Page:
Greece has elected former Prime Minister Alexis Tsipras in the elections on September 20, thereby returning him to power after he dissolved Parliament in August. The country was the worst hit by the eurozone crisis. The Syriza party won 145 seats out of the 300 seats in Parliament falling just six seats short of an absolute majority. It would be forming the government easily with the help of its former coalition partner Independent Greeks, which won 10 seats and is a far-right party ideologically.
Greece, which was on the verge of exit from the European Union after suffering a sovereign debt crisis, has been rescued by the creditors in return for implementing reforms as suggested by them. Greece received a bailout package of 86 billion euros. This was the third bailout package. Mr Tsipras had initially refused to implement austerity measures after Greece had voted in a referendum rejecting austerity cuts. He was seen as a leader taking a tough approach to revive Greece and received considerate support. However, he finally had to agree to the bailout terms and implement austerity measures to save Greece after the financial system, which was on the verge of collapse, and banks, which shut down for days created panic. The move did lead to many of Mr Tsipras’s colleagues deserting him and his alliance, but he was seen as somebody who tried and is the most popular leader in Greece at the moment.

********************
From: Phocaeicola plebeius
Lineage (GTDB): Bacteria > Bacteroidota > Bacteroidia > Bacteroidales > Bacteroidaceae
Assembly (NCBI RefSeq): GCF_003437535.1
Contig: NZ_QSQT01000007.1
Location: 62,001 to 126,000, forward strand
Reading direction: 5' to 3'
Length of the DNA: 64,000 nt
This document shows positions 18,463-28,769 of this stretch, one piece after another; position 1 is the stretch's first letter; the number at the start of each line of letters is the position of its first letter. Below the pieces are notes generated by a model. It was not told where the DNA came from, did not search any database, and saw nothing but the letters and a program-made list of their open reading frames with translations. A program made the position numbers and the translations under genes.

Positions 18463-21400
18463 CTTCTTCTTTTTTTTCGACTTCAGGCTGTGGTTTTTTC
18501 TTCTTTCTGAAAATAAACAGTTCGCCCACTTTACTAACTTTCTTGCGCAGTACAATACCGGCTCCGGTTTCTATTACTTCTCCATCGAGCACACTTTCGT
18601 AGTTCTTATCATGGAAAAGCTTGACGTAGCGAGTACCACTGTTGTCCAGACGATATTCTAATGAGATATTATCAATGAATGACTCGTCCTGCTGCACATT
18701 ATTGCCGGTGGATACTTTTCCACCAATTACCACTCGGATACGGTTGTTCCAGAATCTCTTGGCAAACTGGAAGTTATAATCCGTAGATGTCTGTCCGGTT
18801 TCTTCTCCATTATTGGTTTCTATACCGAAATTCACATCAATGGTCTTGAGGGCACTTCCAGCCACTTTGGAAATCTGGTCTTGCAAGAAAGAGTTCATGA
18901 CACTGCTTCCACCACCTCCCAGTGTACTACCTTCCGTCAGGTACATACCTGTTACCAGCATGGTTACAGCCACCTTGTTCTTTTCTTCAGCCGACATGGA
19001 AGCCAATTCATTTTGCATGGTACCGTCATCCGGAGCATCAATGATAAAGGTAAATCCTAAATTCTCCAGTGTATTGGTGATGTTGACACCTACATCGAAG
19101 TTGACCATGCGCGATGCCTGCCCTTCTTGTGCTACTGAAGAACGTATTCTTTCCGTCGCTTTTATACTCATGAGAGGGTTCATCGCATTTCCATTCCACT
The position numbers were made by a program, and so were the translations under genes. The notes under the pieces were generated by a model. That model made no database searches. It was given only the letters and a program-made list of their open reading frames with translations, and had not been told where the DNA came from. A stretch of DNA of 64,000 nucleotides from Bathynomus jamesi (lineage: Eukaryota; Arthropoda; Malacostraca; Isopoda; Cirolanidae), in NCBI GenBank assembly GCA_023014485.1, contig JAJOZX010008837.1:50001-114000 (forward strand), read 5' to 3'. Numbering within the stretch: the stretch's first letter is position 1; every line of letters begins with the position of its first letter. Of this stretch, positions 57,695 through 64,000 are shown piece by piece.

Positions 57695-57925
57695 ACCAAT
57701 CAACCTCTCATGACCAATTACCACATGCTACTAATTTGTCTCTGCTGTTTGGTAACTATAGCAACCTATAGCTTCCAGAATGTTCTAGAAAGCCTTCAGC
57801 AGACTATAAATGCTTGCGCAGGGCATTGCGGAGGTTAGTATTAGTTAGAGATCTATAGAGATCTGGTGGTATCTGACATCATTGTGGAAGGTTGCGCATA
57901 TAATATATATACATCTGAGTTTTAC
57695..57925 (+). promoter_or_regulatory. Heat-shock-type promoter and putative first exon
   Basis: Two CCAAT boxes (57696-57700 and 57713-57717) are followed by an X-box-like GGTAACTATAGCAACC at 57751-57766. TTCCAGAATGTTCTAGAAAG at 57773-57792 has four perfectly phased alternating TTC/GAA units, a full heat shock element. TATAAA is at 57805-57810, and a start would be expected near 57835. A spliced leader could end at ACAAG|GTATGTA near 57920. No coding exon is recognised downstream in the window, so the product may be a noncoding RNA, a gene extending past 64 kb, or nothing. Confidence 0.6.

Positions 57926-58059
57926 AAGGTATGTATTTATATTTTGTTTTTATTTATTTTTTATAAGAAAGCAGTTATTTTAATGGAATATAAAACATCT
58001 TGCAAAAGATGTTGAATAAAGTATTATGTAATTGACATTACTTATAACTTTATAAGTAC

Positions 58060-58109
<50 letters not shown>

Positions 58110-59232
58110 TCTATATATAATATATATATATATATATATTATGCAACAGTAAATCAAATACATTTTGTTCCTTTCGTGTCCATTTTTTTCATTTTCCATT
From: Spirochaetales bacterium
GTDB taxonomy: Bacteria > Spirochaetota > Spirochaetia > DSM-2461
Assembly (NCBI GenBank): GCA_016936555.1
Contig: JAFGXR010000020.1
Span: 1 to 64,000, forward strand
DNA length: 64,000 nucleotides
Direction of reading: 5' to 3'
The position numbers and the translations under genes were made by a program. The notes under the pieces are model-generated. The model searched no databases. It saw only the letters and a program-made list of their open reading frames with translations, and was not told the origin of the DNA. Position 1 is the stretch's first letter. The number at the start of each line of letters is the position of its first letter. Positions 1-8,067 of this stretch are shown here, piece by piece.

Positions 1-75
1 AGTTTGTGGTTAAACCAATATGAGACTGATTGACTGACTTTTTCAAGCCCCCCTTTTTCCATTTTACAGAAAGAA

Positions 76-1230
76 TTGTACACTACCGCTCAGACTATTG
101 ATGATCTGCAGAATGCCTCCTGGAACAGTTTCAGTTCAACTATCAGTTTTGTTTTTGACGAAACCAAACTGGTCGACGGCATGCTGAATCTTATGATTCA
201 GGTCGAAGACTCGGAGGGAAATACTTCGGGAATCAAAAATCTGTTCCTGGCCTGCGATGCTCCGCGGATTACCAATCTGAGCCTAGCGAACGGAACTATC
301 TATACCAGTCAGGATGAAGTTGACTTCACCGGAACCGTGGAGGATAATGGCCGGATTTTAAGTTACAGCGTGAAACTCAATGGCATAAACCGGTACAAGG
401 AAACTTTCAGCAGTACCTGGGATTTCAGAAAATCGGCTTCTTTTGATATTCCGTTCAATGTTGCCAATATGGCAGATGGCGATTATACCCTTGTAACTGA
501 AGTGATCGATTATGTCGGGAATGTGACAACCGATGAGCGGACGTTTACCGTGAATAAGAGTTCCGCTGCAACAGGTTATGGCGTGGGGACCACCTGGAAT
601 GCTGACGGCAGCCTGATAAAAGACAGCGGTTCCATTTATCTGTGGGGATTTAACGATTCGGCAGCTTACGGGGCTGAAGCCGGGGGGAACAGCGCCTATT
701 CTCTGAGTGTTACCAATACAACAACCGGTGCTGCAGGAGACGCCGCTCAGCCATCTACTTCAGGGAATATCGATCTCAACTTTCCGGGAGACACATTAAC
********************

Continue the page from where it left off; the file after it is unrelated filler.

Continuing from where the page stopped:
With Mr Tsipras all set to form the government within the next three days, it gives a certainty to the markets on the steps the government is likely to take. The political uncertainty has ended for now as the election has resulted in a government being formed instead of a deadlock. Now Greece will go about implementing austerity measures as agreed in the bailout terms and conditions.
Over the next few months, Greek citizens will face some harsh measures imposed on them such as tax rises, cuts to wages and benefits. As Greece prepares to restructure its economy, Mr Tsipras has a very tough challenge in front of him, which probably no Greek Prime Minister has had in recent times. Creditors like EU and IMF would continue their negotiations with Mr Tsipras and monitor Greece’s road to recovery.
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